Out of the Water and into the Woods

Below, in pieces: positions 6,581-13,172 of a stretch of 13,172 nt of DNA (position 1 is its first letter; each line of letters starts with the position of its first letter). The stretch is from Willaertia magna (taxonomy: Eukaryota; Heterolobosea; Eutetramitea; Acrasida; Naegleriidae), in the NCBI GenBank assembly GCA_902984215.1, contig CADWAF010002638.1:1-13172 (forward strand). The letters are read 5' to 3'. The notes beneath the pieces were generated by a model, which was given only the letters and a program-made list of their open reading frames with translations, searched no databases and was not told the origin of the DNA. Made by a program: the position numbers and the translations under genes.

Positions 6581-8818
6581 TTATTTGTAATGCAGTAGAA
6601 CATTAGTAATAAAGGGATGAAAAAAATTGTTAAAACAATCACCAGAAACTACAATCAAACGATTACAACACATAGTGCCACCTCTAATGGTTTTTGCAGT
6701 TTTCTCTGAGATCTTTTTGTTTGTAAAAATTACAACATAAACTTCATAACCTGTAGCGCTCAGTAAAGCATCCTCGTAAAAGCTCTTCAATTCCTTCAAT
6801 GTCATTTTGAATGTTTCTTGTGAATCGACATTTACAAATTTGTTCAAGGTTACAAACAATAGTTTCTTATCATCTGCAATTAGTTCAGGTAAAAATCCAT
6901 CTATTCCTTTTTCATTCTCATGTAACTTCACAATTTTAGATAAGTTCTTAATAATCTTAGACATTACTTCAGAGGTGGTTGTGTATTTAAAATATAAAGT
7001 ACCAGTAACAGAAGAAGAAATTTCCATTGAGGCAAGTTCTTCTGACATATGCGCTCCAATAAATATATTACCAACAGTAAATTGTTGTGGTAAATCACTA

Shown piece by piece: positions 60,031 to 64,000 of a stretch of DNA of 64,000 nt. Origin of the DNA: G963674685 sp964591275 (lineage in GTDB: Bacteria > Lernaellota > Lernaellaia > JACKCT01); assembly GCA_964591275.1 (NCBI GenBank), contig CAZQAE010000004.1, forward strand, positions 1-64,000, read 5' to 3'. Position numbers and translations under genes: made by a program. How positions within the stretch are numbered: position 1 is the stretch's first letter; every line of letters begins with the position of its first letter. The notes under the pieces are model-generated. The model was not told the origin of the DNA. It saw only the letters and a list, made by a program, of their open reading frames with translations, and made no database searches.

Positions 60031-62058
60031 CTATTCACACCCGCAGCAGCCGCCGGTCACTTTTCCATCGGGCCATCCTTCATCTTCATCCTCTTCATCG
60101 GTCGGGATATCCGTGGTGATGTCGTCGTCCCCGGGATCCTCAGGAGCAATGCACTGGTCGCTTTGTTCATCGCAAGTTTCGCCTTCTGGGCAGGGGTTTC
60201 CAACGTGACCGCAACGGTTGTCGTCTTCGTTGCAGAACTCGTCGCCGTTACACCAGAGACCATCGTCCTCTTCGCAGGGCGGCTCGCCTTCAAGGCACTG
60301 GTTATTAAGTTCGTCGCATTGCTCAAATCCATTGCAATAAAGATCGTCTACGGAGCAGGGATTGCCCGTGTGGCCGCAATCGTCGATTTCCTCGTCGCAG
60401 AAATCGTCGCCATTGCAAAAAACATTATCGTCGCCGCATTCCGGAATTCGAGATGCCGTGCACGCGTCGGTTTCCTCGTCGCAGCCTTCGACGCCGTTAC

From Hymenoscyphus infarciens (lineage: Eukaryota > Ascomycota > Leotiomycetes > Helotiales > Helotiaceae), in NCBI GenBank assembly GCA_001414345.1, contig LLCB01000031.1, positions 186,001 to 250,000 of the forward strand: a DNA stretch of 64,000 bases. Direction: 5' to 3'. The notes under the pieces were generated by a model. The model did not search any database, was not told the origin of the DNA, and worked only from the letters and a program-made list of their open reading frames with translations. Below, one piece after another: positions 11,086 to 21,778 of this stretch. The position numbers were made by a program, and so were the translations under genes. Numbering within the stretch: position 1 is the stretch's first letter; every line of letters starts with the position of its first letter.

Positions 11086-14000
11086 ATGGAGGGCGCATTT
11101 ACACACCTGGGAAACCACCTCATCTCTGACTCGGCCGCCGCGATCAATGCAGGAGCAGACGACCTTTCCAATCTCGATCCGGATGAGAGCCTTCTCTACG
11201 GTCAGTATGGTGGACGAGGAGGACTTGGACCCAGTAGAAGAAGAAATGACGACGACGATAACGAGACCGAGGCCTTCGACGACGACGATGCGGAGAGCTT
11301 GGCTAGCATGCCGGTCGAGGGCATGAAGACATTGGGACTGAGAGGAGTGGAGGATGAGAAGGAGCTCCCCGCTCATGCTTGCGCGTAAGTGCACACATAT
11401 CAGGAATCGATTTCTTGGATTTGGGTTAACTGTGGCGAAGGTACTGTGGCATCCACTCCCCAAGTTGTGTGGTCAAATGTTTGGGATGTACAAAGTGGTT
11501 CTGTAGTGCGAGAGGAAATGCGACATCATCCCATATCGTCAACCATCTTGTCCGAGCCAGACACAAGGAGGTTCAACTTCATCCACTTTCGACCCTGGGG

I’ve been a lifeguard and swim instructor for the last 6+ years. Originally I became a lifeguard so that I could get paid to work at a summer camp. I had no interest in the water, in fact, I didn’t even enjoy swimming (at least not in a pool). I wanted to continue living at camp but still being able to pay my cheap pay-and-talk cell phone bill. More to the point, I wanted to be close to my boyfriend (now husband), who had been working there for the past few years before me. But my parents weren’t going to endorse that unless I was generating some income from singing campfire songs and dressing up like fictional characters. At the forest education centre, anyone with a couple certifications was eligible for a paid position as a Senior Counsellor or Senior Staff depending on your work experience. So I decided I would enroll in a Lifeguard course.     I never planned to work as a lifeguard forever, once I finished at camp and moved away from that area I planned to do something different. But with little post secondary education there weren’t many options once I got to Squamish. I worked as a kids birthday party supervisor at the local rec centre and did ice skate patrol on the side. I was determined to stray away from being in the water all the time. I wanted to let my lifeguard and swim instructor certifications fade away and go on to working outdoors. But I ended up getting an almost full time position and becoming a 5 days a week instructor guard at the pool. Years later and with hair permanently reeking of chlorine – I am finally moving on. From water to land, I will be learning an entirely different set of skills and developing new career objectives and goals.     I recently got hired as a seasonal Park Ranger with BC Parks. I will be working in the Pemberton area and commuting from Squamish 4 days a week. This is my ideal job and it couldn’t have came at a better time. I had been denied the position since there were so many qualified applicants in this area. Things become complicated in the real world when you realize most people prefer you to have a degree, even if your just out playing with a chainsaw all day. Attending post secondary had never appealed to me. I don’t have rich parents to pay my education and I never want to be swamped with student loans. I did the minimum requirements of part time studies with BCIT online to obtain my “ranger” status. That, along with years of outdoor recreation experience and search and rescue involvement, I landed the “dream job”.  Sometimes hands on experience and your general personality can get you what you never imagined possible. I started in my position last week. It is amazing how work can feel like play when you love what you do. Spent the week getting oriented and visited a few parks. I don’t know where this road will lead, but for now, I am truly happy.

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